Roaring Twenty: Giuseppe Zanotti Reflects on Major Milestone

The designer talks about ups and downs, and new opportunities in men's and sneakers.

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Zanotti's Atlanta store.

Photo By Courtesy of Designer

Giuseppe Zanott fall '14 sandal

Photo By courtesy of designer

Giuseppe Zanott fall '14 sandal

Photo By courtesy of designer

On a recent spring morning, Giuseppe Zanotti sat down at a table in his New York showroom and began to sketch miniature drawings on a blank piece of paper.

The designer, speaking to Footwear News about his 20th anniversary, illustrated the answer to nearly every question.

He traced a stiletto, then a sneaker, bag and cuff bracelet as he described the evolution of his namesake brand.

He drew a DJ booth while he reminisced about his former profession and talked about a deep passion for music.

Zanotti even doodled a logo for an imaginary collection based on midtown New York, home to his Big Apple digs and so many of his top retail accounts. (It’s also where he first debuted his line at The Plaza Hotel.)

Soon, the designer had filled the paper with an abundance of images — memories, inspirations, new ideas.

For two decades, Zanotti’s creative thinking has fueled his business, Vicini SpA, growing it from a small Italian company into an international powerhouse. Today, the firm operates four brands: Giuseppe Zanotti Design, Giuseppe Zanotti Homme, Tapeet and Vicini.

But the designer still views the venture as an “experiment.” “You’re not God, so you can’t know exactly what will happen. This work is full of problems and risks,” he said. “But you have to trust your instincts. You put your love into it and do your best.”

His instincts have helped him tap into a variety of opportunities, most notably in the burgeoning men’s business and in booming markets such as Asia. Global retail expansion is also high on the agenda; by year-end, he expects to have about 100 stores around the world.

All told, Vicini — which racked up sales of 115 million euros, or $157 million at current exchange, in 2013 — is on track to deliver double-digit growth in 2014.

Zanotti got another boost when LVMH-backed investment funds L Capital Management and L Capital Asia recently took a 30 percent stake in his company. “[Their involvement] will allow us to have more structure, reinforce our penetration in the international markets and enable us to keep growing,” said Zanotti, whose Italian factories produce about 450,000 pairs of shoes annually, mostly in his hometown of San Mauro Pascoli.

His production prowess has been a key factor in that success, according to major retailers. “Giuseppe is extremely strategic. He has built his infrastructure at the same pace he developed his collection,” said Elizabeth Kanfer, senior fashion director of accessories at Saks Fifth Avenue.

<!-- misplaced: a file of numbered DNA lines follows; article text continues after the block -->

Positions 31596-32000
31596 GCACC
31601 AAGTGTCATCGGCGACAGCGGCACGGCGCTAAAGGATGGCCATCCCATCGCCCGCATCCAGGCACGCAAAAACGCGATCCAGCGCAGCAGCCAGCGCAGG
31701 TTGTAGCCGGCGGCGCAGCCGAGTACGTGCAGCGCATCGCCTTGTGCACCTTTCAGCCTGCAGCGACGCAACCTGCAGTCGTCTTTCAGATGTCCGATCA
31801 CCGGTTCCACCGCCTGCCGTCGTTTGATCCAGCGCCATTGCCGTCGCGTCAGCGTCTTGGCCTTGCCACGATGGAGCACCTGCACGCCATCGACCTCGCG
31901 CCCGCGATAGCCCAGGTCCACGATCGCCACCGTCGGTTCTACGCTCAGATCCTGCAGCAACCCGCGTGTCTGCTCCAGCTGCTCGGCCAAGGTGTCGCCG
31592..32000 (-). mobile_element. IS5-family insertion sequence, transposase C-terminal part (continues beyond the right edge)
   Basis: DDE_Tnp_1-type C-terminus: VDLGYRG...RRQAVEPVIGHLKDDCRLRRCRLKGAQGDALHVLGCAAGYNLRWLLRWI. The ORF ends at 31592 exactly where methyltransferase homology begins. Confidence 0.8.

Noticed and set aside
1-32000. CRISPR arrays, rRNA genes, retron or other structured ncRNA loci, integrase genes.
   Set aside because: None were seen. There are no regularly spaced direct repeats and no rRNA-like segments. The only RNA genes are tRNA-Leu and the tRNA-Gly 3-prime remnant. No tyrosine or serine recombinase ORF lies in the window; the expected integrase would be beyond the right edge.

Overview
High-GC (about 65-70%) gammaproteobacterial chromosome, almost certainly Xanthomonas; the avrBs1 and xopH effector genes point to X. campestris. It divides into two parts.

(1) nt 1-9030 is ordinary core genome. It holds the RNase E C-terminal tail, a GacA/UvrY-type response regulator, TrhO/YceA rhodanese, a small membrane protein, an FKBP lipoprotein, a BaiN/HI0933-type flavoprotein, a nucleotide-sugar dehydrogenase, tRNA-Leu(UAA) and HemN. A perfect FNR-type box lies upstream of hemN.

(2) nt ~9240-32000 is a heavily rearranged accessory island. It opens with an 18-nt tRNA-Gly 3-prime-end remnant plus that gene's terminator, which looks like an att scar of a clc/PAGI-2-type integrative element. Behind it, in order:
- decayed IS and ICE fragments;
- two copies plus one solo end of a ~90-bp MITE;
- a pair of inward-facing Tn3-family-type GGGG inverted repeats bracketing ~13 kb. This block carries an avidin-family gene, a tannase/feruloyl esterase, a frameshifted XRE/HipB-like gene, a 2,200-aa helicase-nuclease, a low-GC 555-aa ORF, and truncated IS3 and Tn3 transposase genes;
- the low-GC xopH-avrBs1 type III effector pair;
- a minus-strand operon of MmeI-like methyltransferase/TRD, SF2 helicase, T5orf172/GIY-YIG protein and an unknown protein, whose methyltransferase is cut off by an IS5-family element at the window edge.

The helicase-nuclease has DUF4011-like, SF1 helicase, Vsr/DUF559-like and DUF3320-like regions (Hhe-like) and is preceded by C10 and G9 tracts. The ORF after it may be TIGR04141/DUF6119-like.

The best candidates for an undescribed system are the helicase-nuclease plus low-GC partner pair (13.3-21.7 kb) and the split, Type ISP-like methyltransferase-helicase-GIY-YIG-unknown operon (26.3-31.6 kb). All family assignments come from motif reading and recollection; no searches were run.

Kanfer said she always is impressed by how Zanotti incorporates his passions — music, travel, wine, people — into his work.

Indeed, partnerships with Kanye West and other musicians have helped the designer garner buzz, and Zanotti said he meets constantly with artists of all kinds.

“All my collaborations evolve organically; they’re not premeditated. Every artist is different. You can learn something from each one,” he observed, noting that he recently met the rapper Cardi and was introduced to Will.i.a.m in London.

Zanotti’s cultural connections are beneficial in a variety of ways, said Peter Harris, president of Hong Kong-based Pedder Group. “Giuseppe has a very prolific approach to design, which expresses itself in terms of how he explores and develops a collection,” he said.

Harris noted that in addition to furthering his presence in major capitals such as Shanghai and Beijing, Zanotti is making a name for himself in secondary Chinese cities like Chengdu, home to Lane Crawford’s newest store.


Tracy Margolies, SVP and GMM of footwear, handbags, contemporary 5F and beauty for Bergdorf Goodman, said Zanotti's success is due in large part to his unwavering vision.


"He always has a strong point of view and stays true to his brand," she said."Giuseppe creates shoes for women of all lifestyles, which makes for endless future opportunities."

Now as he plots the future, Zanotti, 57, said he also is pondering the past.

Would he have done anything differently? “Maybe changed professions,” he quipped. “You lose part of your life working 12, 13 hours a day and every weekend. It’s better now, but at the beginning, it was so hard because I had to do everything myself.

“But my heart is in fashion,” he concluded. “I’m a better soldier after 20 years.”

What is the significance of reaching the 20-year milestone?
I’m so young. [Laughs] For my first 13 years in this profession, I was a consultant in shoes. It was important for me to understand what I wanted to do with my life. When I started my own brand, the idea was for the company to grow, but not so fast. Each season, I’ve grown 10 or 20 percent, sometimes 30 percent. It was important to [expand] our level of expertise at the same time. When you open more stores and sell to more department stores and locations, you need to have more production capacity. You need to invest time to learn, teach and create. Now, we produce ladies’ shoes, men’s shoes, sneakers, belts, jewelry. There are few companies in Italy that have this kind of operation.

How has your life changed since you launched the company?
GZ: We launched the line at The Plaza Hotel 20 years ago without any money. We have money now and we can extend the business and open more stores. But every season, you still have to restart from zero. You need to have the same amount of passion.

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